This page tells the story of the Complete Suffrage Union, a haven for reformers who shrank from the militancy of Chartism but, under the leadership of Joseph Sturge, made the same demands.
Joseph Sturge (pictured right) is best remembered as an ardent opponent of slavery. He travelled extensively to investigate the conditions of slaves and organised the world’s first anti-slavery conference in 1840. There is even a Sturgetown in Jamaica, founded in 1840 for freed slaves and named after him.
But Sturge’s well-intentioned intervention in the Chartist cause was both less well received and less successful.
Sturge first became involved in Chartism as a Birmingham aldermen when, in July 1839, London police were brought in to break up the supporters of the Chartist National Convention then meeting in the town. Rioting ensued and, as a 1919 biography of Sturge recalls, he “frequently interposed in person to calm the excitement of the Bull Ring crowds”.
In Joseph Sturge: His Life and Work (J M Dent & Sons, 1919), Stephen Hobhouse writes:
“His first anxiety was to save the lives of the four luckless persons, three men and a miserable boy, who were condemned to death as the ringleaders of the riot. A nephew, who survived until 1915, told the present writer that his first recollection of his uncle was the sight of him in his garden pasting together sheets of signatures petitioning for the reprieve of these unfortunates. The appeal was successful in so far that transportation for life was substituted for the death-sentence.”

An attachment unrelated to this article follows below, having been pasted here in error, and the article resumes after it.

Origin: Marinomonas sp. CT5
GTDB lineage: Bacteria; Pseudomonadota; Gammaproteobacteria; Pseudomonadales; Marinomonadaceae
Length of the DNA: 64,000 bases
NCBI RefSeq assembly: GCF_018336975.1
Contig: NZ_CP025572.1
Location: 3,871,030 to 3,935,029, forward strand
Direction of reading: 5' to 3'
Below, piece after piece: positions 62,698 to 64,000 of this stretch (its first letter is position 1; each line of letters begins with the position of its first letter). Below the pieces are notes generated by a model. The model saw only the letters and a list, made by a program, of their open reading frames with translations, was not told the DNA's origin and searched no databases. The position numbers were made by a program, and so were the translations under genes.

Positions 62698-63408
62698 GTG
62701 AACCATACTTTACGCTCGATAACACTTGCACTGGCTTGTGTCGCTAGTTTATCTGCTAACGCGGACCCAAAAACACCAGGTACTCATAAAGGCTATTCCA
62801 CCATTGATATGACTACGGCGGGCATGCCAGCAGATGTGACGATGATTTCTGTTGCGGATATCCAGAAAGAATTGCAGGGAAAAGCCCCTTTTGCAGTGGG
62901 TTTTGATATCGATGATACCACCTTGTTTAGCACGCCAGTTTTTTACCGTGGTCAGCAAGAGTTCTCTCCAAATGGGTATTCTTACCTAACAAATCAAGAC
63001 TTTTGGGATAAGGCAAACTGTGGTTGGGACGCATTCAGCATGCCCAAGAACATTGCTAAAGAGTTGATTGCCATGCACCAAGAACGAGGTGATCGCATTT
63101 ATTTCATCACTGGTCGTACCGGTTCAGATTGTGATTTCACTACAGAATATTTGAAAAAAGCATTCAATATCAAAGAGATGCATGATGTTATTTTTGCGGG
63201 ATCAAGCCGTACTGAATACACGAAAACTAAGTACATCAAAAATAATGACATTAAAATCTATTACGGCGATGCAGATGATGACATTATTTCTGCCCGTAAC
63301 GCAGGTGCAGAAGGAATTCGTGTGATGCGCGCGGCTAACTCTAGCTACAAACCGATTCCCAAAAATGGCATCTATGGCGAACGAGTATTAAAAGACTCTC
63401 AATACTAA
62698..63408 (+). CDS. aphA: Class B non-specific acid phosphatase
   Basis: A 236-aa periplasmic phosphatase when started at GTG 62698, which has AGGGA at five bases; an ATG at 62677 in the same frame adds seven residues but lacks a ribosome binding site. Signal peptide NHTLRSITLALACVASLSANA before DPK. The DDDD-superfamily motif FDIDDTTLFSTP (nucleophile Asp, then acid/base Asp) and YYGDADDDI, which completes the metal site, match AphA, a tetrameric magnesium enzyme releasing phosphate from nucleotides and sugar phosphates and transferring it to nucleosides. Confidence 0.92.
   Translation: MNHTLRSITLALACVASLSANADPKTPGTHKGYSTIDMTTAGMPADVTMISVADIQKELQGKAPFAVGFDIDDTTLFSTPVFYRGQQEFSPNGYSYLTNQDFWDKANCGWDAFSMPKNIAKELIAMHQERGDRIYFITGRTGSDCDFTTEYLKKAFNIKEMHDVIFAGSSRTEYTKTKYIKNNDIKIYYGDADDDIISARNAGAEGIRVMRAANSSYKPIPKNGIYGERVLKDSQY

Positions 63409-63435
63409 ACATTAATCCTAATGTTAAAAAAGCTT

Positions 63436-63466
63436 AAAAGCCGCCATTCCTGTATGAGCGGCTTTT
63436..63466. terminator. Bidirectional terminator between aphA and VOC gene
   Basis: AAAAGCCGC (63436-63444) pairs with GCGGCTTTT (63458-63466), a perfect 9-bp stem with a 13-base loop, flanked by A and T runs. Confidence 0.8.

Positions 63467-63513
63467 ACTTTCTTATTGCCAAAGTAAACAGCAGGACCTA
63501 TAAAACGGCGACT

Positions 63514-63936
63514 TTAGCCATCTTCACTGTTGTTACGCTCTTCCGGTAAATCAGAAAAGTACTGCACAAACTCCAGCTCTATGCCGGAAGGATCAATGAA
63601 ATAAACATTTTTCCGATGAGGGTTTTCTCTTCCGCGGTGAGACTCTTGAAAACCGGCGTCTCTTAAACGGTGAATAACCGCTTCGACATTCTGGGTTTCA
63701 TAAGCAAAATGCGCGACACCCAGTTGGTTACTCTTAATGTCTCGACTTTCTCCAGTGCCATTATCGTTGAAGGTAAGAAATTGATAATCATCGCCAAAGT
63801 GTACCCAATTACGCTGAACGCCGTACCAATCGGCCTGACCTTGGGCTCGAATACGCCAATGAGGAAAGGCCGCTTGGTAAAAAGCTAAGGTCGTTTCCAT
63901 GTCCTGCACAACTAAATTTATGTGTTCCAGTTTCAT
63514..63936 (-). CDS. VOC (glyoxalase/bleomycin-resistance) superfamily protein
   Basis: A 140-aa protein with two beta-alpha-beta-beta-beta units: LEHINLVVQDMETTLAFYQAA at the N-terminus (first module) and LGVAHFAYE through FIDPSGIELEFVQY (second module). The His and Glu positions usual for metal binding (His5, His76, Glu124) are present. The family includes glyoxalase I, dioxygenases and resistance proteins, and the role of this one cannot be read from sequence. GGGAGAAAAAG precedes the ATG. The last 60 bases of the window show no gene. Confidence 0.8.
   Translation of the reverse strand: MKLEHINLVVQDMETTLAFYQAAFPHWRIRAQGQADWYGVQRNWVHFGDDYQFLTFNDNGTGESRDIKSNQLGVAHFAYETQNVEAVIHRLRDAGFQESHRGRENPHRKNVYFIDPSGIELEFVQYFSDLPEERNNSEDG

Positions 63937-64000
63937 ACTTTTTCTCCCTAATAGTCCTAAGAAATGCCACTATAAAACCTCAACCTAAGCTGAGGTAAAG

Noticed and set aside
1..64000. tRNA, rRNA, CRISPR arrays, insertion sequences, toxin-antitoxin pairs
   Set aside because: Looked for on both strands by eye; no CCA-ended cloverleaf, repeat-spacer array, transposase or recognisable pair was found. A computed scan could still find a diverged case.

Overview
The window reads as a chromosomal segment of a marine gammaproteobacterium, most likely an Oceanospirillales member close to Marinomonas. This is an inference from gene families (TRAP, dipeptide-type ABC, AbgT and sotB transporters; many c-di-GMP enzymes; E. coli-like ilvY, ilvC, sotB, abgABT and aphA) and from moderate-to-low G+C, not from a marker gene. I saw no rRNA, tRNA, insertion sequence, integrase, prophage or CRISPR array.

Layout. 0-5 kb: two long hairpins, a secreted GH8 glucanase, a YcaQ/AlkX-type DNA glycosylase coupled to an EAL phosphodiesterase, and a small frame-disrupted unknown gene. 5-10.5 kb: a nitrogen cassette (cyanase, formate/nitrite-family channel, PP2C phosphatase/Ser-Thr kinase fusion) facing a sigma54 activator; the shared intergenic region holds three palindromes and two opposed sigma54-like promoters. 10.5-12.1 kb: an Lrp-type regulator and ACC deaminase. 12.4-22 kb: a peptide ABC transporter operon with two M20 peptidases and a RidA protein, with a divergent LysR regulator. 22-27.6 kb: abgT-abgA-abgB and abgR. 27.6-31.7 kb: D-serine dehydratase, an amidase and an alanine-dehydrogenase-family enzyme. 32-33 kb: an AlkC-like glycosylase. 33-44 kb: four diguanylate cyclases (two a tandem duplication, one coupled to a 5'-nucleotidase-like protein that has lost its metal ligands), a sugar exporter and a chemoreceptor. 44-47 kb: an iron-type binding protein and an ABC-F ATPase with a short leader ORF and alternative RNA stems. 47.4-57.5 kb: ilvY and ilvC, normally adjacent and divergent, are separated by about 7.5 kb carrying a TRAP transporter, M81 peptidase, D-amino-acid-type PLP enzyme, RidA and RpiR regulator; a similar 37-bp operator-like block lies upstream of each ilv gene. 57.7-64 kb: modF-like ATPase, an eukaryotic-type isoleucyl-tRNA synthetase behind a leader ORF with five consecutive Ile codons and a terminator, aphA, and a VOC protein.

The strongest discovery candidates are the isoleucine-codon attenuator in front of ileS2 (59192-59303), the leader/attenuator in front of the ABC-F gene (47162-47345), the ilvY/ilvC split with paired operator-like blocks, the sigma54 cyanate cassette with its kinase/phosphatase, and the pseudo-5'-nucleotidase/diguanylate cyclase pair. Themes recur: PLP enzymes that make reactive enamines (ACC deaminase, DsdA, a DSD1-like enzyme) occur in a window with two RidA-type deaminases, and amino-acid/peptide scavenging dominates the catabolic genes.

Sturge subsequently chaired a town council inquiry into the riots which attributed a large share of responsibility to the actions of the police.
Struge returned to his work on slavery, but while touring the United States in 1841 appears to have become increasingly interested in franchise reform. Back in England, he attended a meeting of anti-corn law campaigners in Manchester in November 1841, and from that gathering organised a conference, chaired by Francis Place, at which he proposed a movement to secure for the people “the fair, full, and free exercise of the elective franchise”.
According to Hobhouse, “a declaration of faith was drawn up, a central bureau was established in Birmingham, and signatures of electors and non-electors flowed in from all parts of the country”. The new organisation drew support from “moral force” Chartists such as Henry Vincent, Arthur O’Neill, William Lovett, and Bronterre O’Brien, and by March 1842 50 or 60 towns had formed Complete Suffrage Unions.
A conference of 87 delegates in April of that year, presided over by Sturge, agreed to set up a National Complete Suffrage Union. It adopted all six points of the People’s Charter – but was silent on using the name of the Charter itself.
It was over this issue that the CSU and the National Charter Association would eventually split.
Meanwhile, in May 1842 Sturge stood for Parliament at Nottingham, where the two Whig MPs had been unseated for bribery. He lost by 1,885 votes to 1,801.
However, the wave of strike action which swept the country that summer, often linking the pay issues underlying the strikes with demands for the Charter, frightened away the CSU’s more cautious members, and led to the arrest of Feargus O’Connor and the leaders of the National Charter Association.
The scene was now set for a conference in December 1842 which aimed to reunuite the two wings of the movement, but which ended in acrimony and a permanent split between the largely working class radicals of the NCA and the more middle class reformers of the CSU.
After the conference, Sturge continued to speak on the franchise at public meetings in Hull, Halifax, Huddersfield and Derby while Sharman Crawford kept the cause alive in Parliament.
Working class radicals, however, were returning to the National Charter Association fold, while middle class reformers began to focus their efforts on corn law repeal.
After July 1844, when Sturge stood again for Parliament, this time in Birmingham, and managed fewer than 350 votes, the National Complete Suffrage Union was wound up.
The National Portrait Gallery has a number of pictures featuring Joseph Sturge, including both individual portraits and a painting of the Anti Slavery Convention of 1840.